Hi, Jennifer Borland here, an IEA member, a media evaluation specialist, and the Director of Research Programs at Rockman Et Al. When the nationwide call came in March to help flatten the curve, I had just wrapped up a round of face-to-face playtesting. It had been nerve-wracking to wipe down every surface and hope there weren’t any lingering germs from one family to the next, so I fully embraced the idea of taking my data collection efforts online.
- Communicate expectations to participants ahead of time. Let participants know as much as possible in advance. What technology devices are needed? What software is required? Will participants be screen sharing, or will they need a device with a video camera to enable observation? Remind participants to make sure all technology is charged or plugged in.
- Take time to help participants feel at ease. One of the upsides of remote data collection is that it allows participants to be in the comfort of their own homes—but it can still feel strange to have people observing. If you plan to have additional observers, confirm that it is okay ahead of time rather than putting participants on the spot. Ask observers to keep their microphones and cameras off and provide a shared online document where observers can pose questions or note what they see. Spend a few minutes breaking the ice.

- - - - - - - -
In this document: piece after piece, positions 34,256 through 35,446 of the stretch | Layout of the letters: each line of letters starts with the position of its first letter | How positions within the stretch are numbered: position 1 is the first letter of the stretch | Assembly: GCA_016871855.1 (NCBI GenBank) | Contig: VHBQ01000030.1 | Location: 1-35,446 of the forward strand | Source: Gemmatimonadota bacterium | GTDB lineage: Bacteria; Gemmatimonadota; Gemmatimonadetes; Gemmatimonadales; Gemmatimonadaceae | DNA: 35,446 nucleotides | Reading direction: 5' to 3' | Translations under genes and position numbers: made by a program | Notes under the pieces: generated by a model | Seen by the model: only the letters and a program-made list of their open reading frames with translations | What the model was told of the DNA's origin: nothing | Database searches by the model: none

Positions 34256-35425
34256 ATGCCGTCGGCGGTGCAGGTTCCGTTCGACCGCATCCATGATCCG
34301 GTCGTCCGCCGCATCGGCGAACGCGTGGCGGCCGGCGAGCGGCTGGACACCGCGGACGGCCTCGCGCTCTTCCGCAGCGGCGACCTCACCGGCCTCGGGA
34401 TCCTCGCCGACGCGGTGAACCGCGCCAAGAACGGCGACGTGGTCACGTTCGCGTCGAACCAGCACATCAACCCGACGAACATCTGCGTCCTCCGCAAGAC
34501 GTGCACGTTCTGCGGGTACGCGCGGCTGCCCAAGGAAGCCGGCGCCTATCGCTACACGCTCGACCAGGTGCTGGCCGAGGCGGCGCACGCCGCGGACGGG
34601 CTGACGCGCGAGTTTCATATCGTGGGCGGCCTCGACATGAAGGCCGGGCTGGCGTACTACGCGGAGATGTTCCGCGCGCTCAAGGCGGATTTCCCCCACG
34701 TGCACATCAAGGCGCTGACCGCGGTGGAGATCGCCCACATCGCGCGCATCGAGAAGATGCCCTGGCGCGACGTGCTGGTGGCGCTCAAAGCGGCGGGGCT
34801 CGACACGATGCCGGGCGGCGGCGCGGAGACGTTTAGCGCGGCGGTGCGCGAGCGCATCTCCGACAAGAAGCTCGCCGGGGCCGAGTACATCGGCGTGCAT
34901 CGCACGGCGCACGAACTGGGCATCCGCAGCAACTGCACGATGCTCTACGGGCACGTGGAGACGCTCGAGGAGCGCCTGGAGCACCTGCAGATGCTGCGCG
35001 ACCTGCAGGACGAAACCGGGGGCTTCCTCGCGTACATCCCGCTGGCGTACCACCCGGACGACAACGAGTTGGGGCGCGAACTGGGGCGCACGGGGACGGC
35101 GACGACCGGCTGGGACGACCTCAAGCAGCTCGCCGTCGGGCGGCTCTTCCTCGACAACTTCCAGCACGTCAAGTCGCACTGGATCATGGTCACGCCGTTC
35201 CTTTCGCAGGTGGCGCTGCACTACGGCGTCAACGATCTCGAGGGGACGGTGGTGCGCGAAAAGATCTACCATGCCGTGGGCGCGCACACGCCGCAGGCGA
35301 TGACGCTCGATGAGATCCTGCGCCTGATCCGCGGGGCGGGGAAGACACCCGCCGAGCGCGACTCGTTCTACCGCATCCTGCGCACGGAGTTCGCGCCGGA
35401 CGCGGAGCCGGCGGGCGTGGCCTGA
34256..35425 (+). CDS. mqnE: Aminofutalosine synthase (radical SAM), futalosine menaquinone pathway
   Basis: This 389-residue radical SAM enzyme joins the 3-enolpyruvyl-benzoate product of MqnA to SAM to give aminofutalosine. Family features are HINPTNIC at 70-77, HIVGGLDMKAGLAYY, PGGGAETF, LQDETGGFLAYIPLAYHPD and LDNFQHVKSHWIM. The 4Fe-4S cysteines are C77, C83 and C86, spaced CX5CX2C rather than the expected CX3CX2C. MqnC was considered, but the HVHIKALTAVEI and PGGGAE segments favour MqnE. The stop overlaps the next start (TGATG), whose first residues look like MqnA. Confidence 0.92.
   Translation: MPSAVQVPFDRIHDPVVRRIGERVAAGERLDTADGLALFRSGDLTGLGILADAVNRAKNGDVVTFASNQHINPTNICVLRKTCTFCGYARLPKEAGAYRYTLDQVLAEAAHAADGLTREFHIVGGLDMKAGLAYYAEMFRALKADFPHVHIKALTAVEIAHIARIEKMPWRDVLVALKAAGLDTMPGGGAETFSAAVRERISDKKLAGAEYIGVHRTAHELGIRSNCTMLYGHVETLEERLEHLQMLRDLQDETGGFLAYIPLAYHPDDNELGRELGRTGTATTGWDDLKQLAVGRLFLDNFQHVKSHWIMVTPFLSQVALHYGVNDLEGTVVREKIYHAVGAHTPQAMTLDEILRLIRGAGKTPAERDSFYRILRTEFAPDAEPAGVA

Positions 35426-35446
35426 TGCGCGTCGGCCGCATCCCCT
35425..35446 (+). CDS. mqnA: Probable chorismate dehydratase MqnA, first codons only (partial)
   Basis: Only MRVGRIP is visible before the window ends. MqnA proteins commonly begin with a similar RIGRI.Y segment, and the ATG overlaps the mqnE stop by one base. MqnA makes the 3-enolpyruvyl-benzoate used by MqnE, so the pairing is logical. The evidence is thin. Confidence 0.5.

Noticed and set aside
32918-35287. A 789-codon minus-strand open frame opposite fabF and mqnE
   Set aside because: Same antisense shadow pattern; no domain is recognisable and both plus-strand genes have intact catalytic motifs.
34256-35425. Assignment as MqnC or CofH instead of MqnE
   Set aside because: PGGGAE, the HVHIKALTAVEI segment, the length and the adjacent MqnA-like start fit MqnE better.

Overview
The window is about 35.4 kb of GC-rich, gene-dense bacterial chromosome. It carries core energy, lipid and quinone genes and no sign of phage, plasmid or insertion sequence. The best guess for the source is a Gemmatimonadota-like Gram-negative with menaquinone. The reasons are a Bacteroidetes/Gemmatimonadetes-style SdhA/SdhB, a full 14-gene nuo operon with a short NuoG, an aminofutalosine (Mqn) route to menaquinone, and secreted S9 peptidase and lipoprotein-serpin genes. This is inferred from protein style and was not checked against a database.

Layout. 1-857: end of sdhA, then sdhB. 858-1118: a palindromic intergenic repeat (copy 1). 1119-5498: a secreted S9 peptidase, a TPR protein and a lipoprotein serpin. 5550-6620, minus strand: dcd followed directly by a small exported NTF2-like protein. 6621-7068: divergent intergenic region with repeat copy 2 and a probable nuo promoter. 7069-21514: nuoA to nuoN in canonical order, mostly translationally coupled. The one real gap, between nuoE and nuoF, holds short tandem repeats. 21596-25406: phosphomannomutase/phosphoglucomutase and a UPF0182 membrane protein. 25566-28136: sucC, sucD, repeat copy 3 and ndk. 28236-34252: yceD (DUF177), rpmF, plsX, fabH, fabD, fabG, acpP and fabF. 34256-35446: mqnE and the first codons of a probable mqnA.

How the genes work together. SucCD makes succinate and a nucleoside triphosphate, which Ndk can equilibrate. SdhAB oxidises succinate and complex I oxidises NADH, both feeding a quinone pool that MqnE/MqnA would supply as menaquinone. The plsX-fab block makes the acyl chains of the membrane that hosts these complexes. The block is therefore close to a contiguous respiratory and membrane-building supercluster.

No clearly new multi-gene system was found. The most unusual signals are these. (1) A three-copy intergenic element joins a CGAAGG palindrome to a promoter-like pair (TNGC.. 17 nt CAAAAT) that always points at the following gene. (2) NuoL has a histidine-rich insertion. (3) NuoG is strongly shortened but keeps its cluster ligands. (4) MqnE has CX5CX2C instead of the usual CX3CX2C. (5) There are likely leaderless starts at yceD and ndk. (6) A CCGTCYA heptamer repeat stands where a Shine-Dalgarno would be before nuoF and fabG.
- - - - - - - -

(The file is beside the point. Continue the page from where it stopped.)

- Expect the unexpected. If the upside of participants being able to participate from home is having them be more at ease than they would be in a lab or office setting, the downside is the subsequent lack of control over the testing environment. I don’t have specific tips here, aside from being prepared for a little chaos, and having the willingness to be flexible when something unexpected or disruptive inevitably occurs.
- Pay attention to human subject safety. Safety needs to be the number one priority when conducting online research—especially with youth. I require an adult to be present with children at all times during remote data collection sessions, and I take the utmost care to ensure that I have a secure video connection every time I run an online data collection session. Nonetheless, at the beginning of each session, I explain what I will do if the secure connection is compromised. Thankfully I’ve not had uninvited guests show up, but I feel better having a plan. Your protocols may also need to be updated since online research is essentially in-home research. Decide ahead of time what you will do if you see or hear something that shouldn’t be stored on video or something serious enough that it needs to be reported to another authority. Check with your IRB point-person if you have questions or need further recommendations.
I’ve learned to embrace the joy of online data collection, but I also look forward to a time where I will be able to get back to doing things the pre-COVID ways as well.
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